Tag Archives: READ

“Ballin’ On A Budget:” How A Miami Teacher Keeps His Library Stocked

“Miami Northwestern High School teacher Daniel Dickey says there’s no silver bullet or secret book which will spark a student’s interest in reading. Instead, he says he asks questions and listens. “I sit down with that student and really figure out what is it that drives you?” Dickey says. “Why do you come to school? Why are you here every day?” He asks them about their plans, their dreams.” (via StateImpact Florida)

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A Brooklyn Librarian Will Now Make You a Personalized Reading List, and You Don’t Even Have to Put on Pants

“This has been, without a doubt, an excellent summer for New York’s libraries. In Manhattan, the Stephen A. Schwartzman branch set up a beautiful outdoor reading room that was open for the past two weeks before closing on the 22nd. A group of seafaring booklovers announced that they’ll launch a floating library aboard the Lilac Museum Steamship for a month come September. And now, in a less temporary and totally genius move, a group of hardworking librarians across the Brooklyn Public Library system will make you a personalized reading list. You don’t have to leave the house, dress yourself, or talk to another human being to put in a request for one. The future is here, and it is glorious.” (via Village Voice)

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In Bergen, Passaic libraries, languages add diversity to story time

“They may look like the story times that have long been a mainstay of local libraries and their outreach to children. But listen closely and there’s an unmistakable difference. In Leonia, the story is “The Very Hungry Caterpillar” but the librarian is reading it in Korean. In Palisades Park, kids are urged to enunciate letter sounds encountered in a story by repeating the “aaaah” in “agua” and the “l” in “lechero.” And in Clifton, there are plans to start a story time in Gujarati, the language of a section of the Indian subcontinent. The programs have the same goal as the ones established long ago in English: developing young children’s literacy skills and promoting language development through books, discussions and songs. The goal, experts and library staff said, is to establish a foundation for future success in reading and in school.” (via NorthJersey.com)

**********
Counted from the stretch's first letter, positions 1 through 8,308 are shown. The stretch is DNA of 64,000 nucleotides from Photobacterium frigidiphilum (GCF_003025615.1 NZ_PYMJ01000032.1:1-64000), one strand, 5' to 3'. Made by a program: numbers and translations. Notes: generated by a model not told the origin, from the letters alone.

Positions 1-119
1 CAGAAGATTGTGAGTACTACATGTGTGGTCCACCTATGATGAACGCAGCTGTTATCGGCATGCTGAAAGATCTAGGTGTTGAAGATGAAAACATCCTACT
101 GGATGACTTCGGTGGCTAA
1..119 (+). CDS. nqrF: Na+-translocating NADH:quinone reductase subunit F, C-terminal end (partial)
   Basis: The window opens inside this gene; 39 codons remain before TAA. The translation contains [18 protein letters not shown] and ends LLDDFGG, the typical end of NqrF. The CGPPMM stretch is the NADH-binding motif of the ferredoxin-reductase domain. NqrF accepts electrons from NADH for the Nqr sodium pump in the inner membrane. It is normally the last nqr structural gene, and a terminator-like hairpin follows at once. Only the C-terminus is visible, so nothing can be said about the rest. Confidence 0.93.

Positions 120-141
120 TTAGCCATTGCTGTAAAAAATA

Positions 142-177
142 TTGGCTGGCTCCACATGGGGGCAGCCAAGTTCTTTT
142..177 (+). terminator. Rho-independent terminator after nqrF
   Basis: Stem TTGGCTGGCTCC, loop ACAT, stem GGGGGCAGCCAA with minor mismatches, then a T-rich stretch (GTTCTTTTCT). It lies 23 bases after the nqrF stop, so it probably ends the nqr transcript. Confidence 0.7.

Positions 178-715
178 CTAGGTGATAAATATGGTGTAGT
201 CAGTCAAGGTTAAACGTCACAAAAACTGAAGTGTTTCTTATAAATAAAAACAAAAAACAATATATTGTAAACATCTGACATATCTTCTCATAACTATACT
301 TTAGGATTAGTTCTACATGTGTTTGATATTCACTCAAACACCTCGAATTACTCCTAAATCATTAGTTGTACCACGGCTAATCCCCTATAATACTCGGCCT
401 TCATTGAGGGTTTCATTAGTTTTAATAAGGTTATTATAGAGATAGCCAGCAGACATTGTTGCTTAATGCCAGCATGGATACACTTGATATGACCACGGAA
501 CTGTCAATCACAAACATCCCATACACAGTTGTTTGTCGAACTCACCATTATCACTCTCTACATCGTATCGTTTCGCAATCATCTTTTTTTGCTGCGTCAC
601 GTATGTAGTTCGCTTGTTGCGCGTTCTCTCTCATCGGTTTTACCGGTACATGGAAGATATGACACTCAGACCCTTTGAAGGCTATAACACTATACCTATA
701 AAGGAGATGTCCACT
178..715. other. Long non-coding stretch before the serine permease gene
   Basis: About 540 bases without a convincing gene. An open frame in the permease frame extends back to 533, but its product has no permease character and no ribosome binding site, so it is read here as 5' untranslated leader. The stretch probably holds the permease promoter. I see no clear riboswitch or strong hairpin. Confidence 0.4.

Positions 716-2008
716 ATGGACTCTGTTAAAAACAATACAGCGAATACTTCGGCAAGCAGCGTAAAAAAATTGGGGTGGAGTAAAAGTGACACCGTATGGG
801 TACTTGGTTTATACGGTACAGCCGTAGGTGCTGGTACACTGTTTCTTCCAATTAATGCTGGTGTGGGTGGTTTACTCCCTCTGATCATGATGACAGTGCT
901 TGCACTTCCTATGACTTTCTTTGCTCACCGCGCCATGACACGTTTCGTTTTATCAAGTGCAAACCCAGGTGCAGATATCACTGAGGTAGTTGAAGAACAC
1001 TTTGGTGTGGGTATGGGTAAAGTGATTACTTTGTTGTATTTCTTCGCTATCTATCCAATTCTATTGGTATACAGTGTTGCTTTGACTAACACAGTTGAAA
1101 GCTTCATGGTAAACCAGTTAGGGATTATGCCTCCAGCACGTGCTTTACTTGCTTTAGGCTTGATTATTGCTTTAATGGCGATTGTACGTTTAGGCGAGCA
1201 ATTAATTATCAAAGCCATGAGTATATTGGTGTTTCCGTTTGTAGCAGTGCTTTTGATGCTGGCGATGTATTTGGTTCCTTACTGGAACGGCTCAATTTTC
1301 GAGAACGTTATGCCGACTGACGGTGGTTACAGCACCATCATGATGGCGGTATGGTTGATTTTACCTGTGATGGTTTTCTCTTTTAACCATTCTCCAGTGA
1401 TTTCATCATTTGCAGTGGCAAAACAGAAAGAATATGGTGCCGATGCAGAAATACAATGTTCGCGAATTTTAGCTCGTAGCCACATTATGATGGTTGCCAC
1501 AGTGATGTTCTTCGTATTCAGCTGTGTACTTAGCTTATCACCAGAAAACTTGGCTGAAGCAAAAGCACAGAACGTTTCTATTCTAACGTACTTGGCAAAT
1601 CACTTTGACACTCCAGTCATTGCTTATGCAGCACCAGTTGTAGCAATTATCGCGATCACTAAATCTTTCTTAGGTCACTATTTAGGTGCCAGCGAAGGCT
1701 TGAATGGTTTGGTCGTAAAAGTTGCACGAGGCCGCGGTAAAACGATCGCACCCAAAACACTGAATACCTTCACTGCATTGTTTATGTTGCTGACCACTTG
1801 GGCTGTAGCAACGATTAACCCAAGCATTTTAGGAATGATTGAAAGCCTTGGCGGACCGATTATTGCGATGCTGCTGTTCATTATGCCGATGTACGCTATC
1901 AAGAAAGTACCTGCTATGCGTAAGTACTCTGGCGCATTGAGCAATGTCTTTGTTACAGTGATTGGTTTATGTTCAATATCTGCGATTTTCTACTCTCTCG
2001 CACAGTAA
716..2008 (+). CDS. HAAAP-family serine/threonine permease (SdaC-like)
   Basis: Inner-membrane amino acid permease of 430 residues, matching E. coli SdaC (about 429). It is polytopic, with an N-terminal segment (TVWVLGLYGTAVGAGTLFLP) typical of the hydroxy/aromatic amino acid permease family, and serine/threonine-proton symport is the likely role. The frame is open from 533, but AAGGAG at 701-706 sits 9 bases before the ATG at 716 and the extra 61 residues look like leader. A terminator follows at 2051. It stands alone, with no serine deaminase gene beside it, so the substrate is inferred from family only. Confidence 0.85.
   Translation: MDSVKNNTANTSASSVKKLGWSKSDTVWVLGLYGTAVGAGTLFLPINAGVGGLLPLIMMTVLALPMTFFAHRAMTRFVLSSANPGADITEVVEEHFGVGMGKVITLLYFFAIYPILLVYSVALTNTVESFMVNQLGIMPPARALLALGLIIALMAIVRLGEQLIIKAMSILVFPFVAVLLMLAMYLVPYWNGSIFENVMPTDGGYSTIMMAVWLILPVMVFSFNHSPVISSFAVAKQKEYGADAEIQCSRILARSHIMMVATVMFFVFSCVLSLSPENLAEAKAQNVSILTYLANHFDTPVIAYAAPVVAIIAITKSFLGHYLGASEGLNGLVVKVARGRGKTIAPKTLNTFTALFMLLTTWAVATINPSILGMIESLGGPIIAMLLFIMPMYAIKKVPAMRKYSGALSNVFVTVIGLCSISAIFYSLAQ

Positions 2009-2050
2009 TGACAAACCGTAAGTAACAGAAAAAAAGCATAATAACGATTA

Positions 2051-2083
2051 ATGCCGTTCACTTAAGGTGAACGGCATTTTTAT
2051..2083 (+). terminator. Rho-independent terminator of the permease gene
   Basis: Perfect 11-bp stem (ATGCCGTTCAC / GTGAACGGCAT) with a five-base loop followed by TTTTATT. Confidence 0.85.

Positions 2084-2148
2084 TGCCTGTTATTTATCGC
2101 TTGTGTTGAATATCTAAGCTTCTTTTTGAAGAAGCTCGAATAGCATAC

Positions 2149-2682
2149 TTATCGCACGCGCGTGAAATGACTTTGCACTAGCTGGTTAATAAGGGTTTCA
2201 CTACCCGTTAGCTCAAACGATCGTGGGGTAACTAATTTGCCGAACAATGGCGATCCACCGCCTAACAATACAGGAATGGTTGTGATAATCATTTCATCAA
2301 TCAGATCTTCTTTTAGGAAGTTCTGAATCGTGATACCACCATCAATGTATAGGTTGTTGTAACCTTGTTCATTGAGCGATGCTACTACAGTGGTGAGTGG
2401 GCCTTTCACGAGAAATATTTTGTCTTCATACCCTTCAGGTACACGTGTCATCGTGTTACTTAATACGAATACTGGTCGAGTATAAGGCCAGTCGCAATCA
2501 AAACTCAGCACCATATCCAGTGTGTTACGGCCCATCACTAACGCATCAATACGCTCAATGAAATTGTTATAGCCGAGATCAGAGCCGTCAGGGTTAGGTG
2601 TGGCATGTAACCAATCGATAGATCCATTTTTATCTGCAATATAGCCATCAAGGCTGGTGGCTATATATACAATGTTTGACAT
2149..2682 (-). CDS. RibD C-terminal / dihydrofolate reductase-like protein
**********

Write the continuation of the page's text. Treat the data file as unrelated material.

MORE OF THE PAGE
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Survey: Kids who read in summer most likely to be girls, ages 9 to 11, at libraries, whose parents would rather see them outside

“A newly released survey from the literacy nonprofit Reading Is Fundamental concludes that American kids read less over the summer (surprise!), and that their parents aren’t placing a high priority on summer reading, are satisfied with the amount of reading the children do accomplish, and aren’t concerned about a “summer slide” in reading skills.” (via OregonLive.com)

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S.C. Governor Upholds Penalties for Gay-Themed Books in State Budget

“Gov. Nikki Haley of South Carolina has opted not to veto a measure in the state’s 2014-15 budget that would penalize two universities by a total of nearly $70,000 for assigning books with gay themes, reports The State, a newspaper in Columbia, S.C. Under the budget, the College of Charleston and the University of South Carolina-Upstate will have to spend $52,000 and $17,000, respectively, to teach the U.S. Constitution and other founding documents, “including the study of and devotion to American institutions and ideals.” The budget will take effect on July 1. The South Carolina House of Representatives initially voted to strip the universities of the funds outright, but it later opted, in tandem with state senators, to direct the money to the teaching of the founding documents.” (via The Chronicle of Higher Education)

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